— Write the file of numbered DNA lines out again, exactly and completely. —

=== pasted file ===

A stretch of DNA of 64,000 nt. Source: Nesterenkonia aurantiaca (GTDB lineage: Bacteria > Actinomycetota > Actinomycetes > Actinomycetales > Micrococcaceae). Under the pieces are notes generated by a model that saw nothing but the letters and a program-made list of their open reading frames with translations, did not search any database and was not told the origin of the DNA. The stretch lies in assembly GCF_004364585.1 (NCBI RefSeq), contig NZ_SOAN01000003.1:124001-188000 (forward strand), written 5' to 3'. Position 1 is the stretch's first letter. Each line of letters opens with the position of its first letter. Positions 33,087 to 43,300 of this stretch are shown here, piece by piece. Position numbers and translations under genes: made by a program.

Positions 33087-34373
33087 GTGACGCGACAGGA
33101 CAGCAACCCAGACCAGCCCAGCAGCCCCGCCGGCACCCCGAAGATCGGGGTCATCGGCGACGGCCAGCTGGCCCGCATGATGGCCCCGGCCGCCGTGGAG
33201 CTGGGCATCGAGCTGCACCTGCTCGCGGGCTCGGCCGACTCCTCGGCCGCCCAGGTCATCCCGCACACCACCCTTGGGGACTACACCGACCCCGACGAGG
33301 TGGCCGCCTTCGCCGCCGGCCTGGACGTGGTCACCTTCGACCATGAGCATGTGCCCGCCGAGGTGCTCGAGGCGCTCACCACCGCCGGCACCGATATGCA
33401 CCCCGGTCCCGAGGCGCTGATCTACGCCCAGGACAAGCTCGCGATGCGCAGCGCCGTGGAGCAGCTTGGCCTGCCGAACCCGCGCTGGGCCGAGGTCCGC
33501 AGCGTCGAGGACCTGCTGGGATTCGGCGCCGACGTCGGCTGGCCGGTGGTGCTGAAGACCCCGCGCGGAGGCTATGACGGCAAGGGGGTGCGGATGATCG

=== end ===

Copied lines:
A stretch of DNA of 64,000 nt. Source: Nesterenkonia aurantiaca (GTDB lineage: Bacteria > Actinomycetota > Actinomycetes > Actinomycetales > Micrococcaceae). Under the pieces are notes generated by a model that saw nothing but the letters and a program-made list of their open reading frames with translations, did not search any database and was not told the origin of the DNA. The stretch lies in assembly GCF_004364585.1 (NCBI RefSeq), contig NZ_SOAN01000003.1:124001-188000 (forward strand), written 5' to 3'. Position 1 is the stretch's first letter. Each line of letters opens with the position of its first letter. Positions 33,087 to 43,300 of this stretch are shown here, piece by piece. Position numbers and translations under genes: made by a program.

Positions 33087-34373
33087 GTGACGCGACAGGA
33101 CAGCAACCCAGACCAGCCCAGCAGCCCCGCCGGCACCCCGAAGATCGGGGTCATCGGCGACGGCCAGCTGGCCCGCATGATGGCCCCGGCCGCCGTGGAG
33201 CTGGGCATCGAGCTGCACCTGCTCGCGGGCTCGGCCGACTCCTCGGCCGCCCAGGTCATCCCGCACACCACCCTTGGGGACTACACCGACCCCGACGAGG
33301 TGGCCGCCTTCGCCGCCGGCCTGGACGTGGTCACCTTCGACCATGAGCATGTGCCCGCCGAGGTGCTCGAGGCGCTCACCACCGCCGGCACCGATATGCA
33401 CCCCGGTCCCGAGGCGCTGATCTACGCCCAGGACAAGCTCGCGATGCGCAGCGCCGTGGAGCAGCTTGGCCTGCCGAACCCGCGCTGGGCCGAGGTCCGC
33501 AGCGTCGAGGACCTGCTGGGATTCGGCGCCGACGTCGGCTGGCCGGTGGTGCTGAAGACCCCGCGCGGAGGCTATGACGGCAAGGGGGTGCGGATGATCG